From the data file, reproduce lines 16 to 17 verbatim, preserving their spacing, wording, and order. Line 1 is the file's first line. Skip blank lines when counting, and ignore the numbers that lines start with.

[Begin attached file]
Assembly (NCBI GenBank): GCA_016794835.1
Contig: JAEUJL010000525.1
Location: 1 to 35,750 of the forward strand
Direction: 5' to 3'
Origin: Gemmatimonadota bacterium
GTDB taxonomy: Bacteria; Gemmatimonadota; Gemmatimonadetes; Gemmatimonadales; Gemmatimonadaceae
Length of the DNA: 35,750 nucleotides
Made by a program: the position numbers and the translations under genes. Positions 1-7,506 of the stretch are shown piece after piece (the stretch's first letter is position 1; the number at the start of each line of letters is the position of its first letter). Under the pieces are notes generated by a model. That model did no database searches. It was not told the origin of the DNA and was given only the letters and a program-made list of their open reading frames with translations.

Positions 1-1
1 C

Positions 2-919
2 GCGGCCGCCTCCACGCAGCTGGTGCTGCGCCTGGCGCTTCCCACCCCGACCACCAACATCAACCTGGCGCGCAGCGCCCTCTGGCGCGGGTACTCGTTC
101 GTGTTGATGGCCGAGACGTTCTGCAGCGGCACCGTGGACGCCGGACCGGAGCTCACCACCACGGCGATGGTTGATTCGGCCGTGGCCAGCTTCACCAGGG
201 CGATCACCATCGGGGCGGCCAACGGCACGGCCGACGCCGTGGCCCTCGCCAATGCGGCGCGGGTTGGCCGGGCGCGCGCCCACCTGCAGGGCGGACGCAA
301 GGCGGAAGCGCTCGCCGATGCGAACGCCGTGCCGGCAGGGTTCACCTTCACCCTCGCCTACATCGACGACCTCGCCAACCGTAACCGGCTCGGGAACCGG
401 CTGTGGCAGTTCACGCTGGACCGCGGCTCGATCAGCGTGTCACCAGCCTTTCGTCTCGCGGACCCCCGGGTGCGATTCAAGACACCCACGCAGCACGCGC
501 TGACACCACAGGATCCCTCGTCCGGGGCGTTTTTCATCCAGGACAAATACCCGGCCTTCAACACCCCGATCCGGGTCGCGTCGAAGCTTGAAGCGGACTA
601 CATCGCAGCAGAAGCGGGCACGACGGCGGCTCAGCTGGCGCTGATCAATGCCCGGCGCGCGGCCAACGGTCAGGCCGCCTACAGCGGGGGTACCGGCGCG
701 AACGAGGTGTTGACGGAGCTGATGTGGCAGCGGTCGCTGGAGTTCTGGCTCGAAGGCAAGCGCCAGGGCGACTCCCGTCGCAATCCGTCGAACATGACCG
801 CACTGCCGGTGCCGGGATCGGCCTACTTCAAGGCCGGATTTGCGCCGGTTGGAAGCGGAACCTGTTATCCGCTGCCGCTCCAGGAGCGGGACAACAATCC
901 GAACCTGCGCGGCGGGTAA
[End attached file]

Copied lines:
401 CTGTGGCAGTTCACGCTGGACCGCGGCTCGATCAGCGTGTCACCAGCCTTTCGTCTCGCGGACCCCCGGGTGCGATTCAAGACACCCACGCAGCACGCGC
501 TGACACCACAGGATCCCTCGTCCGGGGCGTTTTTCATCCAGGACAAATACCCGGCCTTCAACACCCCGATCCGGGTCGCGTCGAAGCTTGAAGCGGACTA